2. sunglass*

        I’ve always done it. No idea why, it’s just what I picked up when I was teaching myself to type as a kid and I see no reason to change it. I type almost 100 WPM and changing to the shift key would slow me down a lot as I don’t have that muscle memory. It’s a different way of achieving the exact same result.

        1. Stitch*

          I type funny because of some problems with my left hand and I also type over 100 WPM. When I’m typing the limiting factor on speed isn’t my typing speed it’s thinking and formulating sentences. Unless you’re a stenographer or doing captions your typing form can’t matter that much.

      3. Lady Meyneth*

        For me, it started at a job where I needed to produce engineering drawings for manufacture. Those babies are 80% written in caps, so it was obviously more efficient to turn caps lock on and off as needed. I got used to it, my brain started going straight to “if it’s caps, go to caps lock”, and I never broke out of that habit.

      4. kittymommy*

        I’ve never even heard of this habit until this letter. It took me a moment to figure out what they were talking about. It does seem less efficient (and more annoying) but it’s not my keyboard.

        1. Lady Meyneth*

          Actually, I found it’s more efficient for me. Depends a lot on what kinds of things you type, but if you deal with a lot of abbreviations, it’s kinda liberating to just press the caps lock and be free to move the rest of your hand without a shift anchor. Maybe that’s just my weirdness showing lol, but I when I used shift more regularly, I rarely turned on caps lock unless it was a full sentence in caps, and abbreviations used to be so annoying.

          1. Hazel*

            I agree! My company name is in all caps, and I’m much less tense & annoyed now when I type the name because I just turn on Caps Lock first. I have to admit, my original thinking was that it would make my typing take longer, but that’s not the case. When I was trying to hold down the Shift key and type letters in both sides of the keyboard, I almost always made a mistake, which I then had to correct.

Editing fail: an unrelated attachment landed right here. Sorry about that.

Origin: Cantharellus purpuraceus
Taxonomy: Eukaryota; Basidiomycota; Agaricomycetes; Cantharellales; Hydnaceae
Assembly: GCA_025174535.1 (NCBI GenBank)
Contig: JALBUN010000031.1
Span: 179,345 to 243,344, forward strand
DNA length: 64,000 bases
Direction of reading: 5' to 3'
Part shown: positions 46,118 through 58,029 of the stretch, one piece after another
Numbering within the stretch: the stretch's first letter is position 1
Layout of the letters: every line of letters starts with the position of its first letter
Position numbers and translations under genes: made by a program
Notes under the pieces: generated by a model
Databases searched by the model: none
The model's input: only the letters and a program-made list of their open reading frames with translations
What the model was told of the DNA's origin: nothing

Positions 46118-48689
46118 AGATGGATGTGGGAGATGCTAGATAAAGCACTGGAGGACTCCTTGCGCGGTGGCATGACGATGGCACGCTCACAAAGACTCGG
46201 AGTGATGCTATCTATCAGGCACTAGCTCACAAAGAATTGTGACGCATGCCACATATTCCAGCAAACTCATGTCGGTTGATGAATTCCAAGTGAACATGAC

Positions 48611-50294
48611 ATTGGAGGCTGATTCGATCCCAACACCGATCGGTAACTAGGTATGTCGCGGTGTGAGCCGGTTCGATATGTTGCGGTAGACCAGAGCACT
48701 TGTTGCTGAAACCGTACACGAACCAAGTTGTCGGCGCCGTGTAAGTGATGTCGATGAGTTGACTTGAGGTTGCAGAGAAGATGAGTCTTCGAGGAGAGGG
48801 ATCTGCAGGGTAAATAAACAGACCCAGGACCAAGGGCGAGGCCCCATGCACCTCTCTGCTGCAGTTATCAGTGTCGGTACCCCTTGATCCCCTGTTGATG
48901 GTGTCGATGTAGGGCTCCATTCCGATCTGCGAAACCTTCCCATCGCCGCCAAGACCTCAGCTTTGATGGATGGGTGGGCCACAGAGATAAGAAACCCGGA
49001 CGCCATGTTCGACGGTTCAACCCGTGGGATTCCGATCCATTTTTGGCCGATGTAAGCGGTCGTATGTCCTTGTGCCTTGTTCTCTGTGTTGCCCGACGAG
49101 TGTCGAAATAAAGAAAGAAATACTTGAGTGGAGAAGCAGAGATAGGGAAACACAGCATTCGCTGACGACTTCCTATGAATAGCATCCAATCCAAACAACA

BTW, in my initial comment upthread, I was referring to using Caps Lock for ONE capital letter, but I’m seeing from the comments that it’s not unusual.

            My dad made me take typing two summers in high school, and I’m glad he did. When I was changing careers and trying to figure out what I was going to do next, I supported myself as an admin assistant, and being able to type fast and accurately made that possible. Although I do have a close friend who types quite fast and accurately with two index fingers. So maybe it doesn’t matter, and I’m just a typing snob. But I would never tell anyone else how to type, even if I were silently judging them.

      5. Quinalla*

        I dunno, but my daughter does this (she’s 11) and since she is learning typing right now we are definitely pointing out that hey, if you are just capitalizing one letter, then shift is better for what you are doing.

        As far as using the shift on your opposite hand, I am very slap dash about that myself. I sometimes use same hand, sometimes not. Some of that is because I am also a gamer I use left-shift+same-hand-key a lot for various game keyboard commands. I also cross home row a lot too which drives my husband batty when he watches me type. He’s uses a natural keyboard so types much more “correctly” than me. I had a summer class on typing, so I use all my fingers and generally get the letters with the “correct” fingers, but numbers, shift, etc. I most taught myself as we didn’t really get to that so I do things weirdly. I think also since I learned to play piano, I am more apt to reach further than some might be on a keyboard cause sometimes you reach pretty damn far when playing on a piano and you do cross over hand sometimes too so for me my typing is efficient, but not always “correct” :)

        1. Eldritch Office Worker*